Medronhos For Natal

We didn’t expect the medronhos, or madrones, to last so long. Those Christmas ornaments hanging from the trees all over the forest near Monserrate, and all over the Serra da Sintra, persisted into late November and early December this year. A couple of years ago, we found a few strays adorning the trees during the week of Natal, up in central Portugal, near a little village called Ameixoeira (close to Sertã).

Our foray last week up into the valley where we also see chantrelles netted a little fruit, just enough to leave for the birds, and have one or two out of hand, for their concentrated nutrition. With the cool summer in 2018, it seems they ripened unevenly, leaving just a few to make for a festive touch as we approach the holidays this year.

In past years, we’ve collected enough to make jam, a kilo or so, preserving their bright sunny citrusy taste into January. Medronhos come from the same family (ericáceas) that blueberries and cranberries do, packed with similar protecting vitamins and micronutrients (purported to help ward off urinary tract infections and other ills). We added lavender flowers to the last batch for a floral touch, and adjusted the water to match the high pectin content of the berries—the medronhos have so much natural pectin that they thicken right up into a stiff jam when made with a normal amount of water. Of course, you’ll need sugar on hand to temper the tartness of the fruit.

But seeing those flashing red berries on the trees has come to signal to us that the holidays aren’t too far away—and judging by the billboards and commercials scattered across the land, it seems that Portugal has jumped on the bandwagon as far as jumping the gun on holiday sales. The mountainous Christmas village and nativity display at CascaiShopping mall went up overnight, or so it felt, and by early December, festive luzes de Natal swung across every town’s main street.

We spent an evening up in the historic center of Sintra last week, and visited the tree in front of the National Palace. So quiet, that open square, in the cool December night, with only a scattering of people walking around. It’s a precious time to visit these places, in the soft light of evening into the night.

The winter winds and waves blow from new directions, bringing up treasures on the sand, too—little presents from the ocean in the form of jewel-like sea glass, so rare on our little beach. Collecting a handful, we’ll make gifts of the glass in some future project in 2019.

The Christmas markets, or mercados de Natal, are famous around Europe, and Portugal holds its own. We traveled up to Gradil, near Mafra, to enjoy the intimate market at Quinta de Sant’Ana, along with a wine tasting paired with cheeses, music, and local products to browse. We stopped at Quinta do Arneiro for a basket of organic vegetables and spices, including turmeric root, which can be difficult to find. Everywhere we’ve gone this month, the sparkling white lights and scenes of the season have made the time feel special.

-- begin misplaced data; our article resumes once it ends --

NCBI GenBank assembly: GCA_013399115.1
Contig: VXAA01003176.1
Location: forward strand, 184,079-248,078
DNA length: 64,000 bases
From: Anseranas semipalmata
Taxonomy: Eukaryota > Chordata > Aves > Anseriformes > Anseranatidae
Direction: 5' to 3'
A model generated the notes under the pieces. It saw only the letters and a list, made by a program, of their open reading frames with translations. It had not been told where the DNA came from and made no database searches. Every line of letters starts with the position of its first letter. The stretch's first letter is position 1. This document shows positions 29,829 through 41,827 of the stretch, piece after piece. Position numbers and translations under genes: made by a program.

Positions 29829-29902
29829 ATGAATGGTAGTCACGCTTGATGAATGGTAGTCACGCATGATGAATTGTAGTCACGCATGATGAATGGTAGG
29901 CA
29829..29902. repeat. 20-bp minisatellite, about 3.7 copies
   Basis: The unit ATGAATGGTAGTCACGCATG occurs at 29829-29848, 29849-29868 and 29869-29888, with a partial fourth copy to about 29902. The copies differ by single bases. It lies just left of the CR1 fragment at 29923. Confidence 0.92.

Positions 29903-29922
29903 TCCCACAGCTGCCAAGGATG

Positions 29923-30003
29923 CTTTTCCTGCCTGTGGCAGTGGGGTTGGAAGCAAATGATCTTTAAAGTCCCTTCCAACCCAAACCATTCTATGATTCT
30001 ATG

We found arandos (cranberries) at the Jumbo in Cascais—a coup! And we have mince and Christmas pudding brought down from the UK (and Peppermint Bark Oreos from the US) so that we can keep our native holiday traditions without compromising. But as we watch the Sintra-Praia das Maçãs tram pass by, festooned with garlands and shiny tinsel, we feel embraced by the way Portugal celebrates the season. Pass the Eggless Eggnog with Aguardente, and the bolo rei!

Eggless Eggnog with Aguardente

Milk, either 2%, meio gordo, or whole

Cream, whipping cream or para batar

Condensed milk

Nutmeg, cinnamon, vanilla extract

Aguardente, brandy, cognac, or rum

  1. Use a 3:1 ratio of milk to cream, plus 2 tablespoons of condensed milk per cup of cream. Three cups milk to one cup cream makes for 4 healthy servings.
  2. Place into blender, along with 1 teaspoon vanilla extract, 1/4 teaspoon cinnamon, and 1/8 teaspoon ground nutmeg per cup of cream. Add 1/3 cup alcohol per cup of cream. Blend until frothy.
  3. Allow to mature in the fridge for at least an hour; overnight or up to a month if you wish.
  4. Serve chilled in glasses with a crank of freshly ground nutmeg on top.
  5. Can also be used in direct replacement for milk in a latte.